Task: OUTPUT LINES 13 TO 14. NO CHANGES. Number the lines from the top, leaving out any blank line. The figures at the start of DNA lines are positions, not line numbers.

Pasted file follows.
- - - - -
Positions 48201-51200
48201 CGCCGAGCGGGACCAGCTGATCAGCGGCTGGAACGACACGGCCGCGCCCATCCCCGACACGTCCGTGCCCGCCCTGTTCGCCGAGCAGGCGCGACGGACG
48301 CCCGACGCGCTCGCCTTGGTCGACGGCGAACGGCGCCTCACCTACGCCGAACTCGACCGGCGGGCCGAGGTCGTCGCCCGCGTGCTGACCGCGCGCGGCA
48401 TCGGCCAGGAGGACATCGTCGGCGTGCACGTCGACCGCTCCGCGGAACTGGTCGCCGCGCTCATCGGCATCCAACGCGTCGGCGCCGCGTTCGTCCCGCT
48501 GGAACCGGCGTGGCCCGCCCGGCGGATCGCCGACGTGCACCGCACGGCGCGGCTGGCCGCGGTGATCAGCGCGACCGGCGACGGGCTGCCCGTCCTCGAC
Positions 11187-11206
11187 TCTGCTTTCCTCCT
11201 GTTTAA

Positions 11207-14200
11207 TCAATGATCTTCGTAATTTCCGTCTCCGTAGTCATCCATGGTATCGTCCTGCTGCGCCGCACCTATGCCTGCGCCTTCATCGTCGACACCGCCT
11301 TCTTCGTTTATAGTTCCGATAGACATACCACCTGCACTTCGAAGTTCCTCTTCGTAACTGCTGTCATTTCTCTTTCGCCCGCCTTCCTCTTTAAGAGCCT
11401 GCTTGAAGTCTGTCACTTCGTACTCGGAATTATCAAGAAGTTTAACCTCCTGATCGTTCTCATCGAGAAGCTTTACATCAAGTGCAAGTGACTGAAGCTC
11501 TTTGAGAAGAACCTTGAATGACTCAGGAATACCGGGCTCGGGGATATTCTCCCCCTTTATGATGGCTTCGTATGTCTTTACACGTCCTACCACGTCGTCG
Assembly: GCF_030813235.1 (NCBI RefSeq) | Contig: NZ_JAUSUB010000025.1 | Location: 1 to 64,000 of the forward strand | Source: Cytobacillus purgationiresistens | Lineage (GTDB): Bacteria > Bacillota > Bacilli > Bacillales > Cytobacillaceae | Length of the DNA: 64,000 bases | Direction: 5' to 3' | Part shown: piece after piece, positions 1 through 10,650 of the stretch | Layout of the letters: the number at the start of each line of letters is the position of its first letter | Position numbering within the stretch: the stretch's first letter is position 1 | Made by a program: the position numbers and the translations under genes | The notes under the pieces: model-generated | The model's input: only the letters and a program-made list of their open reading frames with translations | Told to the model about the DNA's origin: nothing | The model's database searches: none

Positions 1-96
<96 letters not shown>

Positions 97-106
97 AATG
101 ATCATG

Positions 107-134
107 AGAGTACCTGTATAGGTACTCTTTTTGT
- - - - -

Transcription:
11501 TTTGAGAAGAACCTTGAATGACTCAGGAATACCGGGCTCGGGGATATTCTCCCCCTTTATGATGGCTTCGTATGTCTTTACACGTCCTACCACGTCGTCG
Assembly: GCF_030813235.1 (NCBI RefSeq) | Contig: NZ_JAUSUB010000025.1 | Location: 1 to 64,000 of the forward strand | Source: Cytobacillus purgationiresistens | Lineage (GTDB): Bacteria > Bacillota > Bacilli > Bacillales > Cytobacillaceae | Length of the DNA: 64,000 bases | Direction: 5' to 3' | Part shown: piece after piece, positions 1 through 10,650 of the stretch | Layout of the letters: the number at the start of each line of letters is the position of its first letter | Position numbering within the stretch: the stretch's first letter is position 1 | Made by a program: the position numbers and the translations under genes | The notes under the pieces: model-generated | The model's input: only the letters and a program-made list of their open reading frames with translations | Told to the model about the DNA's origin: nothing | The model's database searches: none